Random and illustrative stories about the global pandemic and how businesses and various business sectors are trying to recover from it, with brief, occasional, italicized and sometimes gratuitous commentary…
• In the United States, there now have been 29,370,705 confirmed Covid-19 coronavirus cases, resulting in 529,214 deaths, and 19,905,322 reported recoveries.
Globally, there have been 115,403,435 confirmed coronavirus cases, with 2,562,694 resultant fatalities, and 91,197,842 reported recoveries. (Source.)
• The White House yesterday announced that "ramped-up coronavirus vaccine production will provide enough doses for 300 million Americans by the end of May," two months earlier than originally predicted.
Availability, of course, is not the same as shots administered. But you can't administer doses you don't have. So this is good news.
• The White House also said that states should "give priority to educators, school staffers and child-care workers for vaccinations, calling on states to provide at least one shot to those workers by the end of March."
• The Washington Post reports that "at least 51.8 million people have received one or both doses of the vaccine in the U.S. This includes more than 26.2 million people who have been fully vaccinated … 102.4 million doses have been distributed."
• From the Wall Street Journal:
"Newly reported Covid-19 cases in the U.S. were down from a day earlier, but deaths ticked higher again … While both new cases and deaths are down from January’s highs, deaths have begun to trend upward in the past week. The seven-day moving average of daily reported deaths, which smooths out irregularities in the data, was 2,046 as of Monday, according to a Wall Street Journal analysis of Johns Hopkins data."
• Texas Gov. Greg Abbott announced yesterday that as of next Wednesday, March 10, he is ending a statewide mask mandate and decreeing that all of the state's businesses can operate without any capacity limits - including sporting events, concerts and conventions.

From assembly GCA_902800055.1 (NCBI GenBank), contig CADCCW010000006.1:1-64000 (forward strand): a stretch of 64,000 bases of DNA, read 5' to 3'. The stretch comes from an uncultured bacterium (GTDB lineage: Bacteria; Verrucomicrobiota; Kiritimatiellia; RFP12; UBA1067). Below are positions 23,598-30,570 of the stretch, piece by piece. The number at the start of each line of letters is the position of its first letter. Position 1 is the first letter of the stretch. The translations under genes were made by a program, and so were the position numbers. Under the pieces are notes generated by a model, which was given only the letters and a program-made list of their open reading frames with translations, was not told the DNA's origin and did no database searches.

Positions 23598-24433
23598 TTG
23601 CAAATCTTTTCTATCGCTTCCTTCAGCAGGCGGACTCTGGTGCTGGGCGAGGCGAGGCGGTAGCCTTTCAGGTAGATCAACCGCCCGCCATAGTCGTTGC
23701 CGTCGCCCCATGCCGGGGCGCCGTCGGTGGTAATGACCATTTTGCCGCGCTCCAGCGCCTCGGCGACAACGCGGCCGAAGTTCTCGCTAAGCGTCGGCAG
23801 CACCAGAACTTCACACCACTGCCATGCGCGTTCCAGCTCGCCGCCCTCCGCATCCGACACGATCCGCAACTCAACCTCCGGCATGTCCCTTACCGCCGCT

The Texas Tribune reports that Abbott made the announcement even as "the spread of the virus remains substantial across the state, with Texas averaging over 200 reported deaths a day over the last week. And while Abbott has voiced optimism that vaccinations will accelerate soon, less than 7% of Texans had been fully vaccinated as of this weekend.
"Texans and Americans of color have been disproportionately affected by the pandemic. More than half of the deaths due to COVID-19 have been Black or Hispanic people, and advocates have reported that these communities have fallen behind in the vaccination efforts in Texas. More than 40,000 people have died in from the virus in Texas since the pandemic began."
The New York Times reports that Abbott "said top elected officials in each county could still impose certain restrictions locally if hospitals in their region became dangerously full, but could not jail anyone for violating them."
The Houston Chronicle reports that Houston is the first American city that has detected within its borders every major coronavirus variant, "many of which are more contagious than the original strain."
"The numbers of the major variants we have identified in our large sequencing study are disquieting," Dr. James Musser, who leads the team of experts at Houston Methodist Hospital behind the new finding, tells the Chronicle. "The genome data indicate that these important variants are now geographically widely distributed in the Houston metropolitan region."
The Wall Street Journal writes that "Abbott’s move, affecting some 29 million residents of the second-largest state, comes after some smaller states, such as Iowa, Montana and North Dakota, have removed mask mandates.
"On Tuesday, Mississippi Gov. Tate Reeves also said he would be dropping the state’s mask mandate and all business-capacity restrictions."
Reeves said that the restrictions were "never to prevent all possible spread of Covid-19. It was always about protecting the integrity of our healthcare system.”